Last night, the Grand Committee Room was filled with Kosovars who live in London, many of them with families still in Kosovo, and some of whom do not know where their families are. I assure my right hon. Friend that they not only gave their full and absolute backing to the action that has been taken, but said that now is not the time for hesitation or pulling back from that action. I would add only one reservation. While accepting the view of the 19 defence chiefs that the use of ground troops at this stage may not be practicable, there was some concern that that had been announced to the world in advance--that may be one of the problems of living in a democracy.

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Does my right hon. Friend share my view that, by his actions, Milosevic has forfeited any right or claim that he may have had to sovereignty over Kosovo, and that the time has come for the international community to consider making Kosovo an international protectorate?

Mr. Robertson: I thank my hon. Friend for his kind words of commendation for my right hon. Friend the Foreign Secretary and me. We are doing our best, but I cannot say that this is the easiest or least troubled period of our political lives. It is made all the more difficult by the complexities of the situation, or perhaps by the normality that has been the Balkans in recent years. We are doing what we believe to be right, and we are doing, as my hon. Friend says, in the words of the Kosovar Albanians, what is vital and necessary, there being no alternative.

I take what my hon. Friend says about ground troops, but there are those who say that without considering the implications: the time that it would take to assemble such forces, where those forces, properly trained and equipped, would come from, or how they are to fight their way into the country which surrounds Kosovo, and which has a unique topography. Those were the reasons that were pretty obvious to our military commanders and probably to President Milosevic as well. In a democracy, we are right not to hide those facts from the people or to raise false expectations of what can be done by that kind of military power. That is why we took the route that we did. I still hope and believe that it will produce results.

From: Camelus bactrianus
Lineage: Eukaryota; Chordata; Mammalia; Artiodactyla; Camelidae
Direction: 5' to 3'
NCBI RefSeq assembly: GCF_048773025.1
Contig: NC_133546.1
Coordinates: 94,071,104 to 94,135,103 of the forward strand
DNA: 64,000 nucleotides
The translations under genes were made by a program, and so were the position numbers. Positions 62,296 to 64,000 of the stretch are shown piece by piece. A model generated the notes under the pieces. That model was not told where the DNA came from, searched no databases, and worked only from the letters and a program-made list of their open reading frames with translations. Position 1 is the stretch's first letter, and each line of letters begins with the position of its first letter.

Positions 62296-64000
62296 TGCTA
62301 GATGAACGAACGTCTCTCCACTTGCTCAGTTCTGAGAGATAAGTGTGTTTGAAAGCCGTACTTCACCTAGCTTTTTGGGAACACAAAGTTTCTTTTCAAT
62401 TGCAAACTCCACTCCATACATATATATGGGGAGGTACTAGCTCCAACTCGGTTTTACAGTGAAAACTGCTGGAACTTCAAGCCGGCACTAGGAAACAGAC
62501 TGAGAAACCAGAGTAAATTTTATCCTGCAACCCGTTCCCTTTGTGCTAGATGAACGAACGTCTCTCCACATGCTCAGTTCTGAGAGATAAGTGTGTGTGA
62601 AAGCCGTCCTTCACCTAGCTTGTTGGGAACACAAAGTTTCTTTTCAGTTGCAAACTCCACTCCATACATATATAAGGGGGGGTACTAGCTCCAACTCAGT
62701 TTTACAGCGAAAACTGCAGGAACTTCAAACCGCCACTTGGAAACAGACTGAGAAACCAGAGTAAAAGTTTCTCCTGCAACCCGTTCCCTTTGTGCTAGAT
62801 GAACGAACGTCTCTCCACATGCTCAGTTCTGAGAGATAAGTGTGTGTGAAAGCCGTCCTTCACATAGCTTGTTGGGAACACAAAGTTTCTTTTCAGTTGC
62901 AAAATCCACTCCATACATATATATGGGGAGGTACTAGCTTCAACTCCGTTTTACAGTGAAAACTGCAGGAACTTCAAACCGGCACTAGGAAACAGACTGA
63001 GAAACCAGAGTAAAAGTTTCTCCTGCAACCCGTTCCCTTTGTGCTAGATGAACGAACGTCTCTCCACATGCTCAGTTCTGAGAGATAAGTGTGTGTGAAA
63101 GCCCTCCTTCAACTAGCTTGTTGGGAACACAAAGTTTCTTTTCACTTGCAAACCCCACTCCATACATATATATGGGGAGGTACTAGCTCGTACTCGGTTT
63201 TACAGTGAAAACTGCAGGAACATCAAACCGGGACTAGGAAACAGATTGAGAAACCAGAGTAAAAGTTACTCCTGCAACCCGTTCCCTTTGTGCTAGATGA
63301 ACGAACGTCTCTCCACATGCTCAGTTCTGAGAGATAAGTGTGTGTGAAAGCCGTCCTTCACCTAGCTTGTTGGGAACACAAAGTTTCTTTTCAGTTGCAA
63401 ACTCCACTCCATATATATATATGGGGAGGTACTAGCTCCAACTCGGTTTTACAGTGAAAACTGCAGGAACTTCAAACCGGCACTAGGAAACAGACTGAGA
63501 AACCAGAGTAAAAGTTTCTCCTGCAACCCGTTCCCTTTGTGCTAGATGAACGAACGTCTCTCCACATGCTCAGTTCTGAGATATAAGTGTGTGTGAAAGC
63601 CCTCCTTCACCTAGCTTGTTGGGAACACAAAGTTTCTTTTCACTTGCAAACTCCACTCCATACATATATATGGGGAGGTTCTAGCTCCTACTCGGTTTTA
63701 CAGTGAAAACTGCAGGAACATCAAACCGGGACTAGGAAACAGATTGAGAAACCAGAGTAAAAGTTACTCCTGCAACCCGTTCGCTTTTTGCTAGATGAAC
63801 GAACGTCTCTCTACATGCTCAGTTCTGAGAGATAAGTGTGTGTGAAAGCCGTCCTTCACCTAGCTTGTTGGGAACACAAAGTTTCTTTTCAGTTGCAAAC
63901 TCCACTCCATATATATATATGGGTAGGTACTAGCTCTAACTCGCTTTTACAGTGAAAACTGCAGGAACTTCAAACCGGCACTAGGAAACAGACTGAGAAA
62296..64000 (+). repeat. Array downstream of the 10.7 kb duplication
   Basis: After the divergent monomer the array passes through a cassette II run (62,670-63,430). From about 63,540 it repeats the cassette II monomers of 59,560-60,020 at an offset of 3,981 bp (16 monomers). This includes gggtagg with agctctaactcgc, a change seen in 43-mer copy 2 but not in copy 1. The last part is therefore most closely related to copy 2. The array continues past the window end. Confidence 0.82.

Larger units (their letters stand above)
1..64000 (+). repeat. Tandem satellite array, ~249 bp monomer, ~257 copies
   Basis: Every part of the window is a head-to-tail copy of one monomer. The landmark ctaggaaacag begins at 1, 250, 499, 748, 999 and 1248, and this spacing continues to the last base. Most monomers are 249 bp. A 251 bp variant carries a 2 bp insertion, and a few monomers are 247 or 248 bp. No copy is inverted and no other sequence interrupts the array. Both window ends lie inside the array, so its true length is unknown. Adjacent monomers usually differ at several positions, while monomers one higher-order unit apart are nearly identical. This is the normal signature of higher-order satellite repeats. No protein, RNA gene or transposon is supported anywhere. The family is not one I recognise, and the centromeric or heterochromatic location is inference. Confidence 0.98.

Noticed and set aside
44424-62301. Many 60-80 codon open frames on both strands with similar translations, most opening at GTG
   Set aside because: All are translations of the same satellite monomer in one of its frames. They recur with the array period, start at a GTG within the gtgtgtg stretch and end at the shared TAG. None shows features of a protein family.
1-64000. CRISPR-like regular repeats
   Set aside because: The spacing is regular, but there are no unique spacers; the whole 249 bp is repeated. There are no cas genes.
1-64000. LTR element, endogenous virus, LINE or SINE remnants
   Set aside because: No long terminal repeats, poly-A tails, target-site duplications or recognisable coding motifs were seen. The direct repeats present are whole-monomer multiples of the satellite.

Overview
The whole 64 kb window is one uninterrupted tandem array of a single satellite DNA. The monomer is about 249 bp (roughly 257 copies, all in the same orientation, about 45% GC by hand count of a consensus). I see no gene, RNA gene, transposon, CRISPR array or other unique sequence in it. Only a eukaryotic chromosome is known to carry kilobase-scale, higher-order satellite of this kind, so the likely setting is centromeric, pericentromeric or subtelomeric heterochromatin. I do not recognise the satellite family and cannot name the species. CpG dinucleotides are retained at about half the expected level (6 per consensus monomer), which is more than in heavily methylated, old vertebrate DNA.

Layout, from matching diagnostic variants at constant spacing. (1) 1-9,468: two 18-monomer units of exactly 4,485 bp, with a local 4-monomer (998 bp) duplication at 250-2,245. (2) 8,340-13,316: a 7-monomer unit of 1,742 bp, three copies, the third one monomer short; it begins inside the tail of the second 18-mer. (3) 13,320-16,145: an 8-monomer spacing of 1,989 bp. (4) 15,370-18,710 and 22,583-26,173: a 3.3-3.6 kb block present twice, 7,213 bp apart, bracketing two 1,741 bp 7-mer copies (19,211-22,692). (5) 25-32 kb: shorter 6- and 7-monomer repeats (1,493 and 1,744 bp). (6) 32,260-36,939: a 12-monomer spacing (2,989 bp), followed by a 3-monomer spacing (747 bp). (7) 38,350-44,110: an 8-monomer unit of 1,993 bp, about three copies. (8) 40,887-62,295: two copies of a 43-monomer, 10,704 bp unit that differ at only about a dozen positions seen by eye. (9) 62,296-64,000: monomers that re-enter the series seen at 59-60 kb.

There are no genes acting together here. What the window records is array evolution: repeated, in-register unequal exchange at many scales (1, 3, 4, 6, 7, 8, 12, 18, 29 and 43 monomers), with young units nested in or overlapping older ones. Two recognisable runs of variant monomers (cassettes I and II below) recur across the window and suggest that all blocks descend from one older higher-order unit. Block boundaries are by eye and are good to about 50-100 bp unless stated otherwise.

Mr. Douglas Hogg (Sleaford and North Hykeham): The right hon. Gentleman has described what is happening in Kosovo as premeditated murder, and I agree with him. In response to the hon. Member for Walsall, North (Mr. Winnick), he made it plain that he regards President Milosevic as the principal instigator of the premeditated murder, and I agree with that, too. Given that, will the right hon. Gentleman tell us what is his policy? Is it to make an agreement with President Milosevic or to arraign him as a war criminal?

Mr. Robertson: The right hon. and learned Gentleman is a Queen's Counsel. It is not for me to arraign anybody on a charge of war criminality. It is a fact that is not known or appreciated by very many people that there is an International Criminal Tribunal for the former Yugoslavia. There is a prosecutor, and it is for that prosecutor and nobody else to assess the evidence and to make the decision about indictments. I have no doubt that she will consider all the evidence of what is happening today and the evidence that is being provided daily by refugees and by Governments, and come to a conclusion.

Mr. Andrew Miller (Ellesmere Port and Neston): In parallel with the increased intensity of NATO activity, will my right hon. Friend ensure that there is also increased intensity of activity in trying to communicate the truth to the people of Serbia? He has mentioned the use of the internet site, and obviously we can strengthen our radio communication. Will my right hon. Friend look for alternative ways of strengthening our message? It is

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important that people throughout Serbia understand the strength of determination of the House and of the NATO allies.

Mr. Robertson: My hon. Friend makes a valid point. We are spending a lot of time examining how best we can get the truth through to Serbia. Serbia is not Iraq, distant from other countries. It is in the heart of Europe and the footprints of satellites and other communication systems should not leave it isolated from information. The internet is one way in which people inside the country can get information. Only this week, the Foreign Office and Ministry of Defence websites started to publish in Serbian, so we will get information to people directly in that way. The World Service performs its usual admirable task in relaying the news in an unbiased way and unaffected by propaganda. As my hon. Friend rightly recommends, we will continue with our efforts to ensure that the truth gets through. Milosevic keeps telling lies, we will keep telling the truth.